It was thanks to her mother, a bastion of struggle alone, that she was able to build and inspire herself, to succeed in her studies and enter an elite training, for an elite profession, and to the revolutionary process where she found herself on an equal footing with others to succeed, and to obtain a master's degree in Latin American studies and an investigation into the struggles of African women, and then by dint of hard work and willpower that she became a diplomat.

When my country was torn apart by the revolution, a new constitution was passed and a series of rights were put in place. We finally realised that we had rights. Chavez used to say it's not about having laws, it's about owning those laws.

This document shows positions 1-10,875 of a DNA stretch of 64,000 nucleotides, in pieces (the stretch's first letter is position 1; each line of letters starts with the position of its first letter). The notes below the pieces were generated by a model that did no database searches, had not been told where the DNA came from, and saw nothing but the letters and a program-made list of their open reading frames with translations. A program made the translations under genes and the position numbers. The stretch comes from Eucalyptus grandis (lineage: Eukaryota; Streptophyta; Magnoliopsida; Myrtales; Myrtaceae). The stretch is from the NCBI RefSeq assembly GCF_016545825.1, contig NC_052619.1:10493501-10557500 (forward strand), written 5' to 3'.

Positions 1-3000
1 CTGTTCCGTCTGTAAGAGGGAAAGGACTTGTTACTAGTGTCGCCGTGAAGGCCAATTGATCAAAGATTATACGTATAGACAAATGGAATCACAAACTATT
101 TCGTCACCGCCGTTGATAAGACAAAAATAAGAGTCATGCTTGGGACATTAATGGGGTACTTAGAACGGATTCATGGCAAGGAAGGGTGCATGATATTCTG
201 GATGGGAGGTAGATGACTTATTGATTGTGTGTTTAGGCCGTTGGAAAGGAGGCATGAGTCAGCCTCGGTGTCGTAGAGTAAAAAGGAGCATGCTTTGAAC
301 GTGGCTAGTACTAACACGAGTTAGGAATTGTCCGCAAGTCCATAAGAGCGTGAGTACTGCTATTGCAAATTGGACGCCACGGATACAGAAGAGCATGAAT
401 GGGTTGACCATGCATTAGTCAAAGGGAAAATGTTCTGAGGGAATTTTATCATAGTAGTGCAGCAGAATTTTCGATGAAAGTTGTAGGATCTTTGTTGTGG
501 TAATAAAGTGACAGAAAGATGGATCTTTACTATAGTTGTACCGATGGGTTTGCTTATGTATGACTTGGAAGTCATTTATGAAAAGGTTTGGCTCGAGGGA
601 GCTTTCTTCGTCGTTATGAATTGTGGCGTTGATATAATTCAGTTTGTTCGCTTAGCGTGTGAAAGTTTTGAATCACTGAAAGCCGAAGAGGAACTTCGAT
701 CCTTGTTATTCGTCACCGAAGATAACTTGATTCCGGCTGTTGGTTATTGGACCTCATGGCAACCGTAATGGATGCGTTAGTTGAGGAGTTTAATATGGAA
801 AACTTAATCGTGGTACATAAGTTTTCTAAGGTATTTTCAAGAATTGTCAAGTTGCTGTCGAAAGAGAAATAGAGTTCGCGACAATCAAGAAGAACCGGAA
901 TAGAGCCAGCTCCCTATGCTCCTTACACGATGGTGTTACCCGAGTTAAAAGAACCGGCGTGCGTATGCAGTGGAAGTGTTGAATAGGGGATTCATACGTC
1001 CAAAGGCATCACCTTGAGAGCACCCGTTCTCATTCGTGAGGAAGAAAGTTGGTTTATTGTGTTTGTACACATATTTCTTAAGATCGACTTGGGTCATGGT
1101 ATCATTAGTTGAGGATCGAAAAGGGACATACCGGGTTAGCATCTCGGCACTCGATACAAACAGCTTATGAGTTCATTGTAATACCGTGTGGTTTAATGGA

A socialist society is inconceivable without the full participation of women on an equal footing with men.

(Argelia Laya)

The revolution is above all feminist, because women are the pillar of the revolution.


Previously, Venezuela was just synonymous with plastically beautiful women, but thanks to Chavez, who capitalized on the impact of the word woman, including the notion of gender, as a woman and a citizen, women were able to revive the origins of the Bolivarian revolution, its references, and the importance of its identity and multiculturalism in building the history of the country. If they are not heads of their families, they are heads of their communities, heads of the workplace, heads of parties, heads of social movements, musicians, orchestra leaders, they have reclaimed their rights and are exercising their role, even if they do not yet have sufficient political representation, they continue the struggle.